There is a good article by Eric Lipman on the NY Times today (expanding on a December Arkansas Project post) about health insurance corporation money pouring into a national “non-profit” group, National Federation of Independent Business, which is in turn pouring money to the tune of $500,000 in advertising into Arkansas for “issue advertisements,” (because they aren’t allowed to be political and keep their non-profit status).
Here is a screen shot from the ad, featuring Arkansas business man and National Federation of Independent Business
I wonder if the ad says anything hinting at who you should maybe vote for in the Arkansas Senate Race? (Hint: yes).
“The worst part about Obamacare is that we just don’t know what’s going to come next,” said John Parke, Chief Operating Officer of Democrat Printing and Lithographing Co, a business that has been in his family for several generations. “Healthcare costs for our business and our employees continue to skyrocket, and we just can’t seem to get a straight answer out of Washington”
Here’s a translation:
Don’t know what’s going to come next= I’m guessing he wants the thing that’s going to come next to be not Mark Pryor…
We just can’t seem to get a straight answer out of Washington=Mark Pryor bad
REGARDLESS OF HOW YOU FEEL ABOUT THE ARKANSAS SENATE RACE, YOU CAN’T TELL ME THIS ISN’T A POLITICAL AD!
The ad IS paid for by Voice of Free Enterprise, but tax records filed late last year by the group show $1.593 million of the organization’s $4.9 million in revenue came from an anonymous donor in 2012, the largest single contribution.A spokesman for America’s Health Insurance Plans confirmed that this is where the money went.
For the viewers of the television ad in Arkansas, there would be no way to know that the message was actually paid for in part by health insurance companies, which are vehemently opposed to a tax on health care premiums that will cost insurers roughly $100 billion over the next decade.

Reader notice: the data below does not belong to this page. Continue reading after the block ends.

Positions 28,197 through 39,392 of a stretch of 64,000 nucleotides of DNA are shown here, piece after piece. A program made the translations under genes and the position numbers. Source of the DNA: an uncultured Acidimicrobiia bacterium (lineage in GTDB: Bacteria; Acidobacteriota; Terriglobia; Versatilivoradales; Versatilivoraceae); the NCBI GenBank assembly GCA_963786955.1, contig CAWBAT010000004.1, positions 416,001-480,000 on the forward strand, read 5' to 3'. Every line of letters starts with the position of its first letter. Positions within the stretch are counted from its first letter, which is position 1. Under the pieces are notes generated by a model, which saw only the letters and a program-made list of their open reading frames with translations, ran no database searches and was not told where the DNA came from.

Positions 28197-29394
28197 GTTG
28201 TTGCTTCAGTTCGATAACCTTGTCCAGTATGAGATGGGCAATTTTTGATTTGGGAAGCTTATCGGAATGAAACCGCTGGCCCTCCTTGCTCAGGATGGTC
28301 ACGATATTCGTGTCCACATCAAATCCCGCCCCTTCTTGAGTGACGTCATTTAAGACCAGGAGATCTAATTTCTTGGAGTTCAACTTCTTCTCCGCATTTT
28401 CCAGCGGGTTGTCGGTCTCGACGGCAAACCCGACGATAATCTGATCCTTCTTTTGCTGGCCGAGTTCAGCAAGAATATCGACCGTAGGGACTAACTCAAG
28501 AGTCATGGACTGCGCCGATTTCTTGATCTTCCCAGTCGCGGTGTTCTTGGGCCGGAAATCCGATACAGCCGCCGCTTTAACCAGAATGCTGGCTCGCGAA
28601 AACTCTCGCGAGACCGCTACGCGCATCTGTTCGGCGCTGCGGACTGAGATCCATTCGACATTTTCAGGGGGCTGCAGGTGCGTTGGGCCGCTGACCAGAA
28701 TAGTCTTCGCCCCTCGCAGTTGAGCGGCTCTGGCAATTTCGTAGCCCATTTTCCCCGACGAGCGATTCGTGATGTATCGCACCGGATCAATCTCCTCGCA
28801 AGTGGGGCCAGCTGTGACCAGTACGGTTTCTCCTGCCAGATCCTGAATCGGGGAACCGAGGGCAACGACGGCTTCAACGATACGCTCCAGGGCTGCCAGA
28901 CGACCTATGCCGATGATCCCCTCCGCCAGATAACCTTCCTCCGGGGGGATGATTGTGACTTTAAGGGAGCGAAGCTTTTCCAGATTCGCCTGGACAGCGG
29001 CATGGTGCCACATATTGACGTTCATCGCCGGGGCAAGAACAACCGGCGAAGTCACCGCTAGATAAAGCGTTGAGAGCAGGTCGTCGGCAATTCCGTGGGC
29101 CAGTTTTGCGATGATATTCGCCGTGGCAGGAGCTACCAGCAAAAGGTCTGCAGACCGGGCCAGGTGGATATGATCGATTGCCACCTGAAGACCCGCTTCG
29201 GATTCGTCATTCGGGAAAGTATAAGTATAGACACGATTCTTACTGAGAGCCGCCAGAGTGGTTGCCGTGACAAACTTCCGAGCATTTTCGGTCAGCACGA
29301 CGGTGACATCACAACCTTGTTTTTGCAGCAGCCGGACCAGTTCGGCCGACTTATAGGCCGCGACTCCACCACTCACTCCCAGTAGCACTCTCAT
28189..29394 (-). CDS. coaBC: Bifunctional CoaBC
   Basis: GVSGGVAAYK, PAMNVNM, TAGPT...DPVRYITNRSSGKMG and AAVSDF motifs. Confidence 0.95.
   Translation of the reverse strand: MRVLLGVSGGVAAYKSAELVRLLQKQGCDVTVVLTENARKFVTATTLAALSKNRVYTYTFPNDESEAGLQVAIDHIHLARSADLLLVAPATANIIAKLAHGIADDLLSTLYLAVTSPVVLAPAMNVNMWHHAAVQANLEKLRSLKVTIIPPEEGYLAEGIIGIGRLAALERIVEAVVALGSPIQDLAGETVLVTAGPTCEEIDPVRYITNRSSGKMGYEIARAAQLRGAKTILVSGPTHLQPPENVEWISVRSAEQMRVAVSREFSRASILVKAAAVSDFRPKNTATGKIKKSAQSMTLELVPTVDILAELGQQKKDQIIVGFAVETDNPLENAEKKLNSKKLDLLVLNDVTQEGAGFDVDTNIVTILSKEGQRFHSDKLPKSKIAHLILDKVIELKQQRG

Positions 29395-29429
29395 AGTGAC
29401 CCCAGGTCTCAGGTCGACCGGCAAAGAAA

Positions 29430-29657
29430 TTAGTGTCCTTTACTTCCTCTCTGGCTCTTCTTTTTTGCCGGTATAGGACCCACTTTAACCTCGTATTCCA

The Arkansan featured in the ad didn’t even know who was funding it when he was filmed:
“I was not aware of that,” said Mr. Parke, who is said he is a member of the National Federation of Independent Business. “It is relevant to understanding who is sponsoring the message.”
I don’t know how I feel about the tax issue because I haven’t looked at the legislation and probably wouldn’t understand the nitty gritty tax issues in any event, but that’s not the point.
Another major donor to the Voice of Free Enterprise campaign, a comparison of multiple federal tax records shows, was Freedom Partners, a group founded by Charles G. and David H. Koch, the billionaire corporate executives and owners of the Kansas-based Koch Industries, who have been vocal critics of the Obama administration.
Seriously, is there anything that the Koch’s don’t have their fingers in?
Just substitute “don’t own a small business” with “do own large a business.” They are literally tricking small business owners into being human shields for their political activities.
And as of now, it’s entirely legal .
The National Federation of Independent Business has a complicated legal structure: It has at least five separate nonprofit groups through which it moves money; at times, money is donated to one of the divisions but is then transferred and spent by another on an apparent political cause. The group calls the spots run in Arkansas “issue ads,” meaning they are not explicitly political and so would not affect the group’s status as a nonprofit, even though they clearly point a finger at Mr. Pryor.
The Internal Revenue Service this year had considered changing the way political activity by such nonprofits is defined — to try to impose greater limits on groups that do not need to disclose where they get their money. But after protests by conservative and liberal nonprofits, that effort was delayed.
“I think it’s unfortunate that new rules have been delayed,” said Paul Ryan, senior counsel with the Campaign Legal Center, a nonprofit watchdog that has pushed for the new rules. “It allows groups like this to be used and abused and get around campaign finance and tax law disclosure requirements.”
Here’s the link to the New York Times article.